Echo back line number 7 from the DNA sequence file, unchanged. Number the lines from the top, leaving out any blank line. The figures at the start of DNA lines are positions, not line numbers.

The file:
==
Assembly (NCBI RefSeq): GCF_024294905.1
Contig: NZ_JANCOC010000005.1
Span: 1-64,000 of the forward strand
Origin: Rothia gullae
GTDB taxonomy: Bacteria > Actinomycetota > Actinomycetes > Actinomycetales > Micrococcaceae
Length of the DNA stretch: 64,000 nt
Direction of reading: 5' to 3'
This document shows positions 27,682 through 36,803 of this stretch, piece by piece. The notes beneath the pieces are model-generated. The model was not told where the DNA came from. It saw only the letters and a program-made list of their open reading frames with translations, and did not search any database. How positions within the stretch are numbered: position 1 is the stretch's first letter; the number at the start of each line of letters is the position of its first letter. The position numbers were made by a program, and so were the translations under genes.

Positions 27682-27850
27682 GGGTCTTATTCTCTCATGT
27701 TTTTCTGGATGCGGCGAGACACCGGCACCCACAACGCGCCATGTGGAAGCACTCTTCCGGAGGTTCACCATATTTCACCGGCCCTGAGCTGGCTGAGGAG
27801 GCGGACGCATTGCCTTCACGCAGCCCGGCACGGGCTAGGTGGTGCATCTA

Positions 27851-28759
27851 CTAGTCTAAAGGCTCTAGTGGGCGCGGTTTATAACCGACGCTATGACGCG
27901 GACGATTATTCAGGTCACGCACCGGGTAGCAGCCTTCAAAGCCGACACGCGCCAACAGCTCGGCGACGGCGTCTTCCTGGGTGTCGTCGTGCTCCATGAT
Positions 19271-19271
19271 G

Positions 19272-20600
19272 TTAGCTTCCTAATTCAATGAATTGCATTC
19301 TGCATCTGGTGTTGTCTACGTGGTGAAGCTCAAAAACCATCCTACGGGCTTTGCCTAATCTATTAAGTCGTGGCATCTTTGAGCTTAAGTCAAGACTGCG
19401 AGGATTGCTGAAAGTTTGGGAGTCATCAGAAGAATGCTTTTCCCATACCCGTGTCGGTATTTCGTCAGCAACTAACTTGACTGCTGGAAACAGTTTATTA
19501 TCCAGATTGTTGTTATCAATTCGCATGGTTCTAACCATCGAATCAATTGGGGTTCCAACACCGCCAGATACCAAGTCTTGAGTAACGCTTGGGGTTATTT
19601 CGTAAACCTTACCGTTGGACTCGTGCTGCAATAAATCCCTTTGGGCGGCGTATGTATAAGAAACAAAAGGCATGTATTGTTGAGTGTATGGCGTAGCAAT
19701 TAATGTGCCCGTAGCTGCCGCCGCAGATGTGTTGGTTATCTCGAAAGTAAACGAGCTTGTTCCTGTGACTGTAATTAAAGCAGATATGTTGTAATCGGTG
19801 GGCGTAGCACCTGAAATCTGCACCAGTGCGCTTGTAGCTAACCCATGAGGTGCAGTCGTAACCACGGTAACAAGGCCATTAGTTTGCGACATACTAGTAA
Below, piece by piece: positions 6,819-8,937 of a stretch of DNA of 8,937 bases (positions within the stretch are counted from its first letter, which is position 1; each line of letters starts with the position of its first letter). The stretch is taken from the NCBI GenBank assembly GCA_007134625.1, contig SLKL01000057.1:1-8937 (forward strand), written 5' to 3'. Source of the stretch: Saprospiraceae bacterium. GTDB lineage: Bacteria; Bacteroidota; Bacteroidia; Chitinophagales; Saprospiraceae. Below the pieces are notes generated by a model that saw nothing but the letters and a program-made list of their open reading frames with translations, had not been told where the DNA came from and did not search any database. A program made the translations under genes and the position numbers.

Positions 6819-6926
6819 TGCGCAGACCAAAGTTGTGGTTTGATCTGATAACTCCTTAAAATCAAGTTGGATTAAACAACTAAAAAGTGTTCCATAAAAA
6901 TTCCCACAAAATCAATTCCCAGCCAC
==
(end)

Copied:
Direction of reading: 5' to 3'